On the regulatory front, the CVM and central bank regulations have single-handedly dismantled local ABS and external subordinated and perpetual debt markets respectively. The former should be at least US$10bn in size this year instead of more than US$3bn year-to-date and the latter, which is currently non-existent, should be more than US$2bn in 2007, bankers argue.
Earlier this year, the central bank issued rules prohibiting perpetuals from carrying call options, making them unattractive to investors. Another problem is the way capital is recognised under 10-year non-call five subordinated debt instruments. The central bank decided that since issuers call their paper at year five, such transactions should be recognised as five-year issues and not 10 with a five-year call.
As a result, capital treatment starts to change after the first year as opposed to the fifth previously. Capital recognition is now 100% equity in the first 12 months, before falling to 80% equity and 20% liability by year two, 60% equity in year three, 40% in year four and 20% until year five. Under the old rules, there would be 100% equity treatment until year five.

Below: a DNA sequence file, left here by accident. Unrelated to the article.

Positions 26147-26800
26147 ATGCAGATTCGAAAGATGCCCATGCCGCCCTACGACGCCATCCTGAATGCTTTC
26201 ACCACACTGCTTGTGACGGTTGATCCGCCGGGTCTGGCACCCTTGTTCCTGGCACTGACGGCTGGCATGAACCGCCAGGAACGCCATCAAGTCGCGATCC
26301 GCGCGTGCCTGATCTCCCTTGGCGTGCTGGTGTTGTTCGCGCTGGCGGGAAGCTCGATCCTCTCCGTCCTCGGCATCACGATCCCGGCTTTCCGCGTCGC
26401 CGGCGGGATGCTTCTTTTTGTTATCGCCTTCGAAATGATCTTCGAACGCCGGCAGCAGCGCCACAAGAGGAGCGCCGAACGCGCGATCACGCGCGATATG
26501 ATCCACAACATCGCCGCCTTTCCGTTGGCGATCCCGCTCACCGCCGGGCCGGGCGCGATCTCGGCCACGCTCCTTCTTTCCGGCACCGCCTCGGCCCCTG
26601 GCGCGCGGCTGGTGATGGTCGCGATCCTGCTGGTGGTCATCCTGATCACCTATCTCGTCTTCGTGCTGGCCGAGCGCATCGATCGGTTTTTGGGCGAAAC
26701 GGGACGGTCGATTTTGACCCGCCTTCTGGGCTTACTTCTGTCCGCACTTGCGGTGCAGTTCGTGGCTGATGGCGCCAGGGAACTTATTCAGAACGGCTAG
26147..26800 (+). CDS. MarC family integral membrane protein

As for the CVM, the securities regulator decided ABS receivables should be accounted for on the balance sheet as liabilities and not as equity.
An outcry by issuers and top banks has prompted the central bank and the CVM to take another look at their rules and possibly revamp them. Bankers hope both institutions will have reverted back to the old rules by 2008 as such tough regulation puts the central bank and the CVM out of kilter with their peers overseas.
Ultimately, the government has some tough decisions to make if it is to keep the economy growing at a strong and sustainable rate at plus 3.5% annually. Overseas, the hope can only be that the Brazilians make everything less complicated. It is hoped that Congress focuses more on reforming its tax system, its labour laws, and its securities regulations as well as creating a level playing field for corporates in the debt capital markets.
The sovereign should also think hard about creating a new exchange focused exclusively on debt trading, said bankers. This would help boost secondary markets by bringing in retail and institutional investors.
With any luck, the a new debt exchange could replicate the unprecedented success the Bovespa has enjoyed this year after marketing efforts boosted daily trading volumes from less than US$400m a day to over US$2bn. Only then will Brazil have created the necessary foundation to realise its potential on the debt side by providing a cheap, thriving and vibrant backbone to borrowing in Brazil.